For the surgeon, the advantage of these emerging techniques is two-fold.  Firstly, the day before the operation doctors will be able to explain the details of the intervention to the patient using a tablet computer.  “This educational and entertaining approach tends to reassure them” the specialist stated.

Secondly, 3D visualization of an anomaly beforehand allows the surgeon to define his movements and aim directly thus lowering the risk of side effects.  “When we aim for the gallbladder, in 0.5% of cases the bile duct, which leads from the liver to the intestine, is impacted, causing injury.  Augmented reality allows us to visualize this duct which is hidden beneath fat, and thereby avoid it.”

A clinical trial on gall bladder removals (100 000 operations each year in France) in 60 patients has just concluded in Strasbourg.  The data are being analyzed.  “It is a world first.  We are going to identify in how many of the sixty patients augmented reality enabled us to find the right structure”, Patrick Pessoux explained.

Even if augmented reality provides more accurate diagnosis, helps to prepare operations, and informs patients, it hasn’t yet arrived in operating theaters.  At present, navigation allows surgical guidance during an operation. We will still have to wait for a few years for these innovations, which are currently in research and development, to finally enter the operating room.


November 9th, 2016 by admin

L2: traduction 3 – proposition de traduction

Is 100 days without meat good for our health?

Aline Perraudin, editor of “Santé Magazine” and author of “100 days without meat” set herself the challenge of eating no meat for 100 days.  Even though the journalist made the choice for ethical reasons, because she could no longer stand the scandals over animal slaughter for example, is it possible that this decision was good for her health?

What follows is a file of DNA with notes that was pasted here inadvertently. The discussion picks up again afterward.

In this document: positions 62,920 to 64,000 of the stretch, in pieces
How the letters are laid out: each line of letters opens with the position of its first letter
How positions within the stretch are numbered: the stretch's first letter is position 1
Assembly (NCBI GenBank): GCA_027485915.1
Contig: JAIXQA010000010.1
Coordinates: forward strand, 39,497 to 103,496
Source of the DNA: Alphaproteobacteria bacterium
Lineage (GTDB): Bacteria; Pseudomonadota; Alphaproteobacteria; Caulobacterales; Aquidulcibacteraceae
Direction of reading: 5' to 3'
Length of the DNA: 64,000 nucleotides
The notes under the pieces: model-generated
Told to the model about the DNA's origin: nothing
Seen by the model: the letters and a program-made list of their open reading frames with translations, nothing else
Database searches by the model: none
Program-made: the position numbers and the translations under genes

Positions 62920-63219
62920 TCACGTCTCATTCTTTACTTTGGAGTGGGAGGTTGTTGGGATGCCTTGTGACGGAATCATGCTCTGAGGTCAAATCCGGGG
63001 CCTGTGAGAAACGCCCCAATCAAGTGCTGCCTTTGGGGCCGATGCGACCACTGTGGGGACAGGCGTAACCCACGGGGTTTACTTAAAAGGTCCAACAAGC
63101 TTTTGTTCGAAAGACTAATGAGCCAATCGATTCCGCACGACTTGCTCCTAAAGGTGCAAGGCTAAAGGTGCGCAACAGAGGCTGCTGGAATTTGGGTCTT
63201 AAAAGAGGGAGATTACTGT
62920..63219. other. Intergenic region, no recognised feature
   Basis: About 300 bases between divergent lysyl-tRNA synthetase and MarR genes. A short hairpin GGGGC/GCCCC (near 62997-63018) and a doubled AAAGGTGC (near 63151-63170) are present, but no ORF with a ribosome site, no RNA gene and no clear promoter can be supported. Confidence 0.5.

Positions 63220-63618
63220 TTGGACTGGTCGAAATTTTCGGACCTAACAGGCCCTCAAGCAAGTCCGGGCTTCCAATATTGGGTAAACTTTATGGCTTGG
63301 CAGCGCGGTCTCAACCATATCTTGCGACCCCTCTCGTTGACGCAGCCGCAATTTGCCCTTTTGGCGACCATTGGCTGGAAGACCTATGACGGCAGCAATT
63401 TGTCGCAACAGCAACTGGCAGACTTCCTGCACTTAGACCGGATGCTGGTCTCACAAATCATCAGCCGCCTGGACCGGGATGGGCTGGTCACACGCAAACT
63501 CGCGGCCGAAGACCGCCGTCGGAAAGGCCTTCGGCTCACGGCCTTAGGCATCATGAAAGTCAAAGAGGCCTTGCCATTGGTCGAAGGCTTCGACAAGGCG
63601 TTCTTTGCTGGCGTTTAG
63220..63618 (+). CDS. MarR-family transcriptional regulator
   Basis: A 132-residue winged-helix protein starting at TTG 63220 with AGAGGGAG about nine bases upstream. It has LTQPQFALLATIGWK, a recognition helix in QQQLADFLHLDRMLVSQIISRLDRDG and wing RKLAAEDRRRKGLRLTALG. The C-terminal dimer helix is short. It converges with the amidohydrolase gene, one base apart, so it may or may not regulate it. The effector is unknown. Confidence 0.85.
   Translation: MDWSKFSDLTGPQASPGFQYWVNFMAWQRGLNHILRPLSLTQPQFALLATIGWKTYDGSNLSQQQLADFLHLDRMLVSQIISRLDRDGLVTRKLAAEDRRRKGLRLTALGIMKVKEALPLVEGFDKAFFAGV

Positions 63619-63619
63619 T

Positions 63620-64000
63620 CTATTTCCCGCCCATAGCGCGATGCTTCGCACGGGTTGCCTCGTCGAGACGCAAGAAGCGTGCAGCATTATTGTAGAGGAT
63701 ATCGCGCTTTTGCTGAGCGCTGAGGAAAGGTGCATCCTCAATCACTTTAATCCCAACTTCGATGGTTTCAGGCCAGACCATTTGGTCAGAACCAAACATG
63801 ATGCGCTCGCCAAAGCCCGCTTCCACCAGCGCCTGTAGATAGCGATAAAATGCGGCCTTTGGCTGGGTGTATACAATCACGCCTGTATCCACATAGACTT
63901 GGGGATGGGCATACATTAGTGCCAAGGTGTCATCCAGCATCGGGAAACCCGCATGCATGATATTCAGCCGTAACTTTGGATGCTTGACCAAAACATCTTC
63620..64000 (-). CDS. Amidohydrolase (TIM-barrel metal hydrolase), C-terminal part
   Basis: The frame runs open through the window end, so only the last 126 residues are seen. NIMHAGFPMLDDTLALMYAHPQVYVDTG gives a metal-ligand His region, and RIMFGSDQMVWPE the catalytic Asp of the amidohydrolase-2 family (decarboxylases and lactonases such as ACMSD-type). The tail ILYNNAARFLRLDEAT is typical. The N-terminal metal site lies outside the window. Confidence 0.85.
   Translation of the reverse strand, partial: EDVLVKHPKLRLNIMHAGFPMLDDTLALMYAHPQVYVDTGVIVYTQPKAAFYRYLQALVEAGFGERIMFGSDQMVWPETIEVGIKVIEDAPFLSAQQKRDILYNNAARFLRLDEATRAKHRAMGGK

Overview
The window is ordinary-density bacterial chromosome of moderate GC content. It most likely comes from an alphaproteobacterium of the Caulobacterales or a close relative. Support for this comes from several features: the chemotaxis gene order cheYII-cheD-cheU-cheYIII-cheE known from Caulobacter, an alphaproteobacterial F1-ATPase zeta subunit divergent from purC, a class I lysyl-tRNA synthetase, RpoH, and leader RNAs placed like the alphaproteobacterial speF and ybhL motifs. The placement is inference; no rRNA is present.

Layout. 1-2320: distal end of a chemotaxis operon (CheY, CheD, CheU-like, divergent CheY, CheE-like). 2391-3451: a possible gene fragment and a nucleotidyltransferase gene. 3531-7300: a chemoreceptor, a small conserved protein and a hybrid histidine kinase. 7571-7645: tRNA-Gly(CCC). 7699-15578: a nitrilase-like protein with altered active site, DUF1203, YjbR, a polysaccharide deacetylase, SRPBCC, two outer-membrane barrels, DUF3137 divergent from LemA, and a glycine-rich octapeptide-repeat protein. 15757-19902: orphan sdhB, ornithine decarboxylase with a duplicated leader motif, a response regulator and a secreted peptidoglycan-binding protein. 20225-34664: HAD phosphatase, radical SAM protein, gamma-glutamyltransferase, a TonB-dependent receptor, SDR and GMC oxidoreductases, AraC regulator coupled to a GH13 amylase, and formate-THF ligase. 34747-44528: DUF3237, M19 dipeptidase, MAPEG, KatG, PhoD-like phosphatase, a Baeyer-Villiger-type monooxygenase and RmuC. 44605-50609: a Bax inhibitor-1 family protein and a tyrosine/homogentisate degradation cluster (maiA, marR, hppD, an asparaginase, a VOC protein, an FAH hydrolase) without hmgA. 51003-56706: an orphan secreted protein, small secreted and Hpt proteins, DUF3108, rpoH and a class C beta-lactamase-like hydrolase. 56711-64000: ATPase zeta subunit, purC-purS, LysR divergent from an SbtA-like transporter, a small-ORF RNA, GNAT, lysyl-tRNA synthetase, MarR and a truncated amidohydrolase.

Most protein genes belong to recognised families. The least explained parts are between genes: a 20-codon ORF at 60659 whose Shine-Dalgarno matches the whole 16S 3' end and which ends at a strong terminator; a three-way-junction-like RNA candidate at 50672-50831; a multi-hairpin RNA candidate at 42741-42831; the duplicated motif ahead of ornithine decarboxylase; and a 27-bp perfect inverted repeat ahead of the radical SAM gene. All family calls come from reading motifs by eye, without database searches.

“Many studies have compared the health of vegetarians and meat-eaters,” GP Dr Martine Perez told Europe 1.  “The results show that vegetarians generally have fewer cancers.”  But these conclusions should be taken with precaution.   First and foremost, because certain types of cancer, such as colon cancer are just as common in non meat-eaters as in others.  Finally, the decrease in risk of cancer is not necessarily linked to dietary habits.  “If vegetarians have fewer cancers, it is because over all they are health conscious,” Dr Perez stated.  So, they have fewer lung cancers because they are less likely to smoke than the rest of the population.

Other studies have been carried out on cardiovascular diseases.  Here again it is difficult to associate lower prevalence in vegetarians with diet.  Dr Perez added that “vegetarians are also a little less frequently diabetic and less obese.”  But an Austrian study has upset the cart, coming to the conclusion that vegetarians had more allergies than meat-eaters, and were more depressed.  Aline Perraudin, for her part, believes that going meat-free has enabled her to eat a more balanced diet.  “Initially, you feel like there are only side dishes left”, she told Europe 1.  “At the end, I felt as though I was doing myself good.  Eating a vegetable-based diet eased my conscience.” The journalist ate a more balanced diet, “tofu doesn’t need chips”.   Indeed, besides meat, what people eat with it disrupts a balanced diet, and thus their health.  “People who eat meat, eat more chips, and more fat, and drink more wine” concluded Dr Perez.

The question remains as to what (nutritional) deficiencies a vegetarian diet can cause.  For nutritionist Jean-Michel Cohen it is nevertheless possible to compensate for the proteins, iron and vitamin B12 contained in meat.  “We can get iron from chocolate, wholemeal bread or wheat bran.”  Vitamin B12 on the other hand is difficult to find in other foods besides fish.  If fish is also being avoided, taking dietary supplements is advised.